/etc/mail/accessfile can be used to prevent connections from unwanted hosts. The following example illustrates how this file can be used to both block and specifically allow access to the Sendmail server:
badspammer.com ERROR:550 "Go away and do not spam us anymore" tux.badspammer.com OK 10.0 RELAY
badspammer.comis blocked with a 550 RFC-821 compliant error code, with a message sent back to the spammer. Email sent from the
tux.badspammer.comsub-domain, is accepted. The last line shows that any email sent from the 10.0.*.* network can be relayed through the mail server.
/etc/mail/access.dbis a database, use
makemapto activate any changes. Do this using the following command as root:
makemap hash /etc/mail/access < /etc/mail/access
/usr/share/sendmail-cf/READMEfor more information and examples.
188.8.131.52. Using Sendmail with LDAP
virtusertables, on different mail servers that work together to support a medium- to enterprise-level organization. In short, LDAP abstracts the mail routing level from Sendmail and its separate configuration files to a powerful LDAP cluster that can be leveraged by many different applications.
/etc/mail/sendmail.mcto include the following:
/usr/share/sendmail-cf/READMEfor detailed LDAP routing configuration instructions and examples.
/etc/mail/sendmail.cffile by running
m4and restarting Sendmail. Refer to Section 184.108.40.206, “Common Sendmail Configuration Changes” for instructions.
220.127.116.11. The Default Postfix Installation
/usr/sbin/postfix. This daemon launches all related processes needed to handle mail delivery.
/etc/postfix/directory. The following is a list of the more commonly used files:
access— Used for access control, this file specifies which hosts are allowed to connect to Postfix.
aliases— A configurable list required by the mail protocol.
main.cf— The global Postfix configuration file. The majority of configuration options are specified in this file.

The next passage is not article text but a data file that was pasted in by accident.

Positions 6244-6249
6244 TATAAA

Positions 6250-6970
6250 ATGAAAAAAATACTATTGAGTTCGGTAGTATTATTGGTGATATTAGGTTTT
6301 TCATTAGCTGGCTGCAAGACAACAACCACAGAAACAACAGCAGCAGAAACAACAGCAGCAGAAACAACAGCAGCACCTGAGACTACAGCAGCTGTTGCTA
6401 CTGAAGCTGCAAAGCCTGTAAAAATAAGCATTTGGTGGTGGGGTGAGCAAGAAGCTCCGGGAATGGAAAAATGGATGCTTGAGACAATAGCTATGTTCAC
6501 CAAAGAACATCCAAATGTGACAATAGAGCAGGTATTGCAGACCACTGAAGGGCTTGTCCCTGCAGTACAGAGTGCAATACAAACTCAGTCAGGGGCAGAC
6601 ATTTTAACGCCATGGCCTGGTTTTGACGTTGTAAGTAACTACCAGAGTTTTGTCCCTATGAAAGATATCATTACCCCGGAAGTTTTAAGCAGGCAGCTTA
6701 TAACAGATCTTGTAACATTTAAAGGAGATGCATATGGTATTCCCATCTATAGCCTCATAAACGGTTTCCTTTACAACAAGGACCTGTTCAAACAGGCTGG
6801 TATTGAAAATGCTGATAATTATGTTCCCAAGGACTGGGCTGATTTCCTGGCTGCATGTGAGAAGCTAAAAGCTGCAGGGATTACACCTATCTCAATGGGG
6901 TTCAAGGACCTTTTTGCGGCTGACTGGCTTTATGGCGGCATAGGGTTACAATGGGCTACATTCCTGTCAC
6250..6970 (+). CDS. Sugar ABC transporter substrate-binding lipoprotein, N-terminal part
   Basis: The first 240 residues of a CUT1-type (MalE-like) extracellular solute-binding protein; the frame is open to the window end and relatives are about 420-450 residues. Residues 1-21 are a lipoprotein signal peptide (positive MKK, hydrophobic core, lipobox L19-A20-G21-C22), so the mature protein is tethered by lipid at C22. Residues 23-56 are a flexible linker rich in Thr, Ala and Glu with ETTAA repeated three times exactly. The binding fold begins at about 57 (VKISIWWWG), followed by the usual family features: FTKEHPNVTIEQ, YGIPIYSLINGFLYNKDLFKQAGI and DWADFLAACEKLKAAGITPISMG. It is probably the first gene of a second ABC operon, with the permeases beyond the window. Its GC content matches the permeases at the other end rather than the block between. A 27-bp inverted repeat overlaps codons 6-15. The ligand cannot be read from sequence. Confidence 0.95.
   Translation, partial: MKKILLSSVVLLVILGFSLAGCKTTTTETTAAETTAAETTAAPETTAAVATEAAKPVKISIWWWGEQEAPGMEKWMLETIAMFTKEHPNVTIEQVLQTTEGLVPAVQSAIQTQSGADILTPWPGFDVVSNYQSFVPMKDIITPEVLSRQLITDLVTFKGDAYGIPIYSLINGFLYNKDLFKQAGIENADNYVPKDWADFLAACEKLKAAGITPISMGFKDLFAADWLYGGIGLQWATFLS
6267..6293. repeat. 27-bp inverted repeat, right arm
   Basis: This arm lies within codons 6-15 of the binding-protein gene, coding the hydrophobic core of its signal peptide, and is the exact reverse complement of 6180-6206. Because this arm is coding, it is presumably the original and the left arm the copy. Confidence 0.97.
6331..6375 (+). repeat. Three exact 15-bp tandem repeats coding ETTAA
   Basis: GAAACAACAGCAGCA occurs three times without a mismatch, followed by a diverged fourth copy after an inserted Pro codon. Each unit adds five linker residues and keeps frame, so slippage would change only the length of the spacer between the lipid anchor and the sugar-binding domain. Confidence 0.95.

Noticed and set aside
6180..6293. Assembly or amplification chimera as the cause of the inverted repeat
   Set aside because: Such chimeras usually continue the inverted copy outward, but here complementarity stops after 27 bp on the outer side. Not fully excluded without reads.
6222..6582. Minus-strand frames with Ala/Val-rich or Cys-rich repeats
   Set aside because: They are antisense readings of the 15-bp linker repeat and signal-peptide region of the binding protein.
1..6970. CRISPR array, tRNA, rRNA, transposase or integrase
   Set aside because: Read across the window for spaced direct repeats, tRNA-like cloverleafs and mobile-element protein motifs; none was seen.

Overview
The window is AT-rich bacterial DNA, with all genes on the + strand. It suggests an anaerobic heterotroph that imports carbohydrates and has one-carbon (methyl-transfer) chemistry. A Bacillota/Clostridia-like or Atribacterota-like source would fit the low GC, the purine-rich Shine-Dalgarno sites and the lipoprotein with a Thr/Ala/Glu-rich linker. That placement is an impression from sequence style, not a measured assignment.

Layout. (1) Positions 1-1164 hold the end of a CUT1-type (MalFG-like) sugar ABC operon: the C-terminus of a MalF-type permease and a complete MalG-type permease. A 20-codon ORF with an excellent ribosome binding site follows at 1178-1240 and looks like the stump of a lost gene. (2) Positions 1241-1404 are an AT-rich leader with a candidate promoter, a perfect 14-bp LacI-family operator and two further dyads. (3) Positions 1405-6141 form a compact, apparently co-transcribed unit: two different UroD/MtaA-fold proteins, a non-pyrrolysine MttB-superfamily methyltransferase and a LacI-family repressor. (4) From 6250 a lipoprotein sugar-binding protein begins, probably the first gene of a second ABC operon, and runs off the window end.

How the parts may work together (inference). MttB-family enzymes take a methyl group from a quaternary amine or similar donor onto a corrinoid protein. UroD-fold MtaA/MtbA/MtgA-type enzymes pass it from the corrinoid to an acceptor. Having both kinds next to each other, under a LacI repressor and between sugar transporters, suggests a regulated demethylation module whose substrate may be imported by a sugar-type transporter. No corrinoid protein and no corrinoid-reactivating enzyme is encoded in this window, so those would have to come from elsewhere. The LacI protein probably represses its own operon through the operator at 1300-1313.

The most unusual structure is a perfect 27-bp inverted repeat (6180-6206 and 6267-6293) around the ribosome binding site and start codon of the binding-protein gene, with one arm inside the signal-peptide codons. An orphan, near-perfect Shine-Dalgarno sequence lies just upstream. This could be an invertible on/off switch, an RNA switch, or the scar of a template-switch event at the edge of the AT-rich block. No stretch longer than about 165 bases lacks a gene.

master.cf— Specifies how Postfix interacts with various processes to accomplish mail delivery.
transport— Maps email addresses to relay hosts.
/etc/postfix/main.cffile does not allow Postfix to accept network connections from a host other than the local computer. For instructions on configuring Postfix as a server for other clients, refer to Section 18.104.22.168, “Basic Postfix Configuration”.
/etc/postfix/directory, it may be necessary to restart the
postfixservice for the changes to take effect. The easiest way to do this is to type the following command:
service postfix restart
22.214.171.124. Basic Postfix Configuration
- Edit the
/etc/postfix/main.cffile with a text editor, such as
- Uncomment the
mydomainline by removing the hash mark (
#), and replace domain.tld with the domain the mail server is servicing, such as
- Uncomment the
myorigin = $mydomainline.
- Uncomment the
myhostnameline, and replace host.domain.tld with the hostname for the machine.
- Uncomment the
mydestination = $myhostname, localhost.$mydomainline.
- Uncomment the
mynetworksline, and replace 126.96.36.199/28 with a valid network setting for hosts that can connect to the server.
- Uncomment the
inet_interfaces = allline.
- Comment the
inet_interfaces = localhostline.
- Restart the
/etc/postfix/main.cffile. Also, with Red Hat Enterprise Linux version 5.9, Postfix provides MySQL maps support which allows Postfix to use a MySQL database and configure various lookup tables for various operations over MySQL databases. For example, the
virtualtable for handling global mail redirection, the
accesstable for controlling access to an SMTP server and the
aliasestable for managing system-wide mail redirection. Configuration details and examples, as well as other additional resources including information about LDAP and SpamAssassin integration are available online at http://www.postfix.org/.
.fetchmailrcfile in the user's home directory.